Plastics software company renews commitment to Penn College
A leading polymer engineering software provider has renewed its support of Pennsylvania College of Technology and its students.
Plastic Flow LLC recently provided its updated software package to the college at a substantial discount, valued at $323,725. The design software allows for three-dimensional simulation of the flow in extrusion dies.
The software package includes main programs polyXtrue and OptiXtrue, as well as two support programs: eXtruemat and PELDOM. Plastic Flow’s commitment is recognized on the College’s Donor Wall.
“Penn College’s polymer engineering technology program plays a vital role in producing the future process engineers of the plastics industry,” said Mahesh Gupta, who founded Plastic Flow and serves as its president and chief executive officer. “Plastic Flow is proud to provide its advanced extrusion simulation technology software as one more component to the students’ professional development. We are pleased to continue the partnership and look forward to supporting the program.”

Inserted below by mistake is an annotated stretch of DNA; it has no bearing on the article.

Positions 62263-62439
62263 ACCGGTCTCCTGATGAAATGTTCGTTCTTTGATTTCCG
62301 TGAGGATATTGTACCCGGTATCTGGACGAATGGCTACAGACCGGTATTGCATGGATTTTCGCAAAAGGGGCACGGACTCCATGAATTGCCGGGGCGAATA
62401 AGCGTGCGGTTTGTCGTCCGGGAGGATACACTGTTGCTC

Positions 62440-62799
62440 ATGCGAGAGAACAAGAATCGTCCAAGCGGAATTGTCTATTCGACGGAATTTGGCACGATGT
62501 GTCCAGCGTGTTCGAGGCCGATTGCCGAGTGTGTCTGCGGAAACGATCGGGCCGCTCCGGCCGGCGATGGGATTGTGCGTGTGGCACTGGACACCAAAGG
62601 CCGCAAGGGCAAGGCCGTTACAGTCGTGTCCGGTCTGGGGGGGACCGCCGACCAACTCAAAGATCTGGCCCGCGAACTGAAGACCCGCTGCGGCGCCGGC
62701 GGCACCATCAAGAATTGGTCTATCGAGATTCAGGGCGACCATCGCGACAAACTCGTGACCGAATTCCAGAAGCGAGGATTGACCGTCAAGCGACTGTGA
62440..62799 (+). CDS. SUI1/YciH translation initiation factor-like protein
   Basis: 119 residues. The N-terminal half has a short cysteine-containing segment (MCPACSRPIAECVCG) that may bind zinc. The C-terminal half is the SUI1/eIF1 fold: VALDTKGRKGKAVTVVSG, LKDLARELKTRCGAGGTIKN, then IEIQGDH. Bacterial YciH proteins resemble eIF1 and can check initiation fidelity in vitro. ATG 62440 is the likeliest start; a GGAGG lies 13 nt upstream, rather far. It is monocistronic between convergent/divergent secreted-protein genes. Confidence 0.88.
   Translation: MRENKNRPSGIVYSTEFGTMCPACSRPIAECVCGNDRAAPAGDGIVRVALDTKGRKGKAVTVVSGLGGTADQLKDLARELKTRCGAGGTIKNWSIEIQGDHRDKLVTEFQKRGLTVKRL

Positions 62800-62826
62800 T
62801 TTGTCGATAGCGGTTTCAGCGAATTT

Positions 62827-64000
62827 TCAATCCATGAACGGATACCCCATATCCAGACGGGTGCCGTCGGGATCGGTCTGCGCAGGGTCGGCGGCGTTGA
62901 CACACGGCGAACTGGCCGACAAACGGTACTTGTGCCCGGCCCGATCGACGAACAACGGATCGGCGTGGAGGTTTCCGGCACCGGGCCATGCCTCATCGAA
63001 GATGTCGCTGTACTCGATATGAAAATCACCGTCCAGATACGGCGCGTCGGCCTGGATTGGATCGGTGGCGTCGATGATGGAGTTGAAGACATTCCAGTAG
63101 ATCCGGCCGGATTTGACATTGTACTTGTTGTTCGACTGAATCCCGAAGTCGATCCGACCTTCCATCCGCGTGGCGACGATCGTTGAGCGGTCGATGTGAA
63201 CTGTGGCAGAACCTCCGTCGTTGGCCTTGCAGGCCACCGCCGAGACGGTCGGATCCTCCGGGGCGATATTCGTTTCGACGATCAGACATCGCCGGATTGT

Kirk M. Cantor, professor of plastics and polymer technology, introduced Gupta to Penn College several years ago. An industry expert, Cantor has written a textbook on extrusion and authored chapters devoted to extrusion in five other books.
“As a result of the generous support over the years of Mahesh Gupta and Plastic Flow, we have been able to develop curriculum that allows our students to graduate with a skill set that almost no other college graduate possesses, one that is highly sought after in industry,” Cantor said. “Billions of pounds of polymer are extruded into valuable products annually, yet the design of the dies used to produce these products is generally subject to trial and error. However, we can teach our students how to utilize the science and engineering built into the polyXtrue software to significantly improve the die design process. This makes our graduates very valuable.”
Adam C. Barilla, assistant professor of plastics and polymer technology and co-department head, added: “Extrusion die design is a very important but difficult skill to master. The polyXtrue software allows students to gain instant feedback on design choices and evaluate how material properties and die geometry will affect the production of the part.”
Penn College is one of seven institutions nationwide offering plastics degrees that are accredited by the Engineering Technology Accreditation Commission of ABET. Students may seek a bachelor’s degree in plastics & polymer engineering technology or an associate degree in plastics & polymer technology.
For information on majors offered by Penn College’s School of Engineering Technologies, call 570-327-4520.